The saddest Christmas ever

AS A MATTER OF FACT - Sara Soliven De Guzman - The Philippine Star

I hate to sound like Scrooge but this Christmas will be the saddest Christmas I’ve ever experienced in my life. I’m sure it will also be to many.

COVID-19 has definitely disrupted our lives. Karma should work on whoever is the author or the host of this super deadly virus which has produced a great burden that has plagued the world. It has created such a crisis in our lives, destroying homes, work and the human spirit.

Christmas will never be the same for us this year. Our homes will be silent, our tables half empty to empty, but we must not let the darkness take over the light that should continue to shine in our hearts. We need to feel that hope and to fight the feeling we have in our hearts. We need to do this not only for ourselves but also for our children.

On the brighter side, we have family to support each other. The simple celebration around the table with prayer and reflection will cleanse our spirits and hopefully make us better. It is during a crisis when our “will,” or “might,” can be tested. The life that we have now should bring us closer to God. It should bring us back to the fold of His flock.

As of Dec. 19, 2020, Worldometer statistics show a total of 75,987,545 cases and 1,680,262 deaths recorded worldwide. USA still tops the list with 17,885,299 cases and 320,825 deaths recorded; followed by India with 10,004,825 cases and 145,171 deaths; Brazil, 7,163,912 cases and 185,687 deaths; Russia, 2,791,220 cases and 49,762 deaths; and France, with 2,442,990 cases and 60,229 deaths recorded. The Philippines, on the other hand, has 456,562 cases and 8,875 deaths recorded as of last week.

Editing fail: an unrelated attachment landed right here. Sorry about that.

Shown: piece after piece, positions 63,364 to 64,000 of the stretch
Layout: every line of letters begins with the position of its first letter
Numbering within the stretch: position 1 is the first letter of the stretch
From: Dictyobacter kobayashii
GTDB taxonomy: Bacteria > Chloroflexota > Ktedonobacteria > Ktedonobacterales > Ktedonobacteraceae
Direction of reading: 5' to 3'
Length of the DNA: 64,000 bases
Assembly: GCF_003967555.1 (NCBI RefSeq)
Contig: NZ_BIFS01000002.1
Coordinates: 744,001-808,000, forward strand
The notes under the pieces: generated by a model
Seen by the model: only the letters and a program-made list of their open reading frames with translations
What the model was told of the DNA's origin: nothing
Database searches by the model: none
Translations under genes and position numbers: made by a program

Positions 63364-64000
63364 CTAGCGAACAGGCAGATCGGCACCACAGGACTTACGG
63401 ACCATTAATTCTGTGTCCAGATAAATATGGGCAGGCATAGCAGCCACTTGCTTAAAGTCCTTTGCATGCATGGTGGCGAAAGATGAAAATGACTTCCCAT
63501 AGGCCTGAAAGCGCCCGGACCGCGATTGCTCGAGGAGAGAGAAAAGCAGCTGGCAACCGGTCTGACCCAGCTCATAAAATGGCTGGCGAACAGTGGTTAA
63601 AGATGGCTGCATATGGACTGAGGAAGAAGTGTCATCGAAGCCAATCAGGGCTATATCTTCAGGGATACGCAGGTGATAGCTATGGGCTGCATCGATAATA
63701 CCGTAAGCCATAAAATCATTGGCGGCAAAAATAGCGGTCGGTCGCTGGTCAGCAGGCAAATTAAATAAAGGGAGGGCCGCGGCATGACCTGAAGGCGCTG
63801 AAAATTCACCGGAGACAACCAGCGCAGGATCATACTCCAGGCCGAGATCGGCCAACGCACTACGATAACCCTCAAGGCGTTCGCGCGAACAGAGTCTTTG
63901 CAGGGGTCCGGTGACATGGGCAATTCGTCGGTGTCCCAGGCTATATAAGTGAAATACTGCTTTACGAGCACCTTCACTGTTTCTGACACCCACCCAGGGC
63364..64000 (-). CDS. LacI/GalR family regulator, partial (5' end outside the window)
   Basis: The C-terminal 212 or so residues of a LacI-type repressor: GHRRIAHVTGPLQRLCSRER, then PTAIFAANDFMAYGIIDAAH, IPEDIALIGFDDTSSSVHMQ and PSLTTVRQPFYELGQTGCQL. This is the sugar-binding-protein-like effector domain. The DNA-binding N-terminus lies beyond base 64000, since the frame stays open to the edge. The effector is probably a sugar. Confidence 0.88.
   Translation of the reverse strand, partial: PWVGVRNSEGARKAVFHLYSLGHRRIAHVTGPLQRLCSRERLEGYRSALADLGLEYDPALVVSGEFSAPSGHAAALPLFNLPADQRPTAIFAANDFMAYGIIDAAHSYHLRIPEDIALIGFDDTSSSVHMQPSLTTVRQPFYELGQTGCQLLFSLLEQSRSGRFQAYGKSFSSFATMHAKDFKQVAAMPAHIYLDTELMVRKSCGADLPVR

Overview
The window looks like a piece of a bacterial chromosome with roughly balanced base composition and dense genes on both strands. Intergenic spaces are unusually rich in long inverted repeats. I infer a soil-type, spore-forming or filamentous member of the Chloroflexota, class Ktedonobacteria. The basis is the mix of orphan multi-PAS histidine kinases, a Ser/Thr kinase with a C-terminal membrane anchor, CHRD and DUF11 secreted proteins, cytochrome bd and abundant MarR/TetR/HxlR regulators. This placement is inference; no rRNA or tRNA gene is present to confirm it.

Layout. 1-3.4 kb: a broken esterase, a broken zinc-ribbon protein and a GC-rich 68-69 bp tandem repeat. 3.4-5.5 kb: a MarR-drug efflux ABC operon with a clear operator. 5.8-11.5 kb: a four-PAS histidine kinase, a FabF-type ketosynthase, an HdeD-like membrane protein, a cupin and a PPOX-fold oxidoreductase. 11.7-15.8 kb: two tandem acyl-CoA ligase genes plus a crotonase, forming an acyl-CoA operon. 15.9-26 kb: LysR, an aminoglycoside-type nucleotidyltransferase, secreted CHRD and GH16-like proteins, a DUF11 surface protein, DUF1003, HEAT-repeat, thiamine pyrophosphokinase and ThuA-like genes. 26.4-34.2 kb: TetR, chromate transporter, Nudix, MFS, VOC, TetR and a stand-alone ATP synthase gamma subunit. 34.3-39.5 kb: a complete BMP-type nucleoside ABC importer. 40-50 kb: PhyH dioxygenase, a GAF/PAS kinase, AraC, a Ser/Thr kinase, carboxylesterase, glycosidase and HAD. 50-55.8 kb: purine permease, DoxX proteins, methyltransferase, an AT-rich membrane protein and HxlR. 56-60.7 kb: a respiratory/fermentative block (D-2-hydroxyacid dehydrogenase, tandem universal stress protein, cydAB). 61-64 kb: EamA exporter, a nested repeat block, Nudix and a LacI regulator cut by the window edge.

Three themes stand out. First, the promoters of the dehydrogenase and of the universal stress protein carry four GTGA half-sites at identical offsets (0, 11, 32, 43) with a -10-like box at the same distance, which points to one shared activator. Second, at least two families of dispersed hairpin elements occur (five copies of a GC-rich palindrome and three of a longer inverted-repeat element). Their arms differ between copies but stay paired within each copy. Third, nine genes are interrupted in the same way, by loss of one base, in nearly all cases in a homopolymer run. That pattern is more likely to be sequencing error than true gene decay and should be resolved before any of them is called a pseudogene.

For year 2020, the global rate of unemployment amounted to 5.42 percent. The Philippines’ $370-billion economy fell deeper into recession in the third quarter.

Ho! Ho! Ho! Is this the season to be jolly? Maybe not this year. As we try to maintain a sound mind and body from the attack of the virus, we are also struggling to sustain our work. With the many closures of business establishments, people are just but happy to be with family. But what if a family member is taken away by the pandemic?

This will be the first Christmas for millions of families around the world to spend without their loved ones who were taken by the virus. Let us light a candle or two for all those who have gone this year.

The sad part is that some people don’t even feel the hardship of the times. They continue to go out and party like there’s no tomorrow. These past days have shown us how many of our countrymen continue to ignore social distancing. They have forgotten about COVID-19. Surely after the holidays our COVID-19 cases will spike again. Don’t forget we haven’t even gotten the vaccines yet.

Last week, reports say that the Philippines hopes to finalize negotiations with Sinovac Biotech to acquire 25 million doses of the Chinese company’s COVID-19 vaccine for delivery by March. Sinovac’s plan to conduct Phase 3 clinical trials in the Philippines is being evaluated by the country’s drugs agency. We have also signed a deal for 2.6 million shots of a COVID-19 vaccine developed by AstraZeneca, the nation’s first supply deal for a coronavirus vaccine, for delivery in May or June.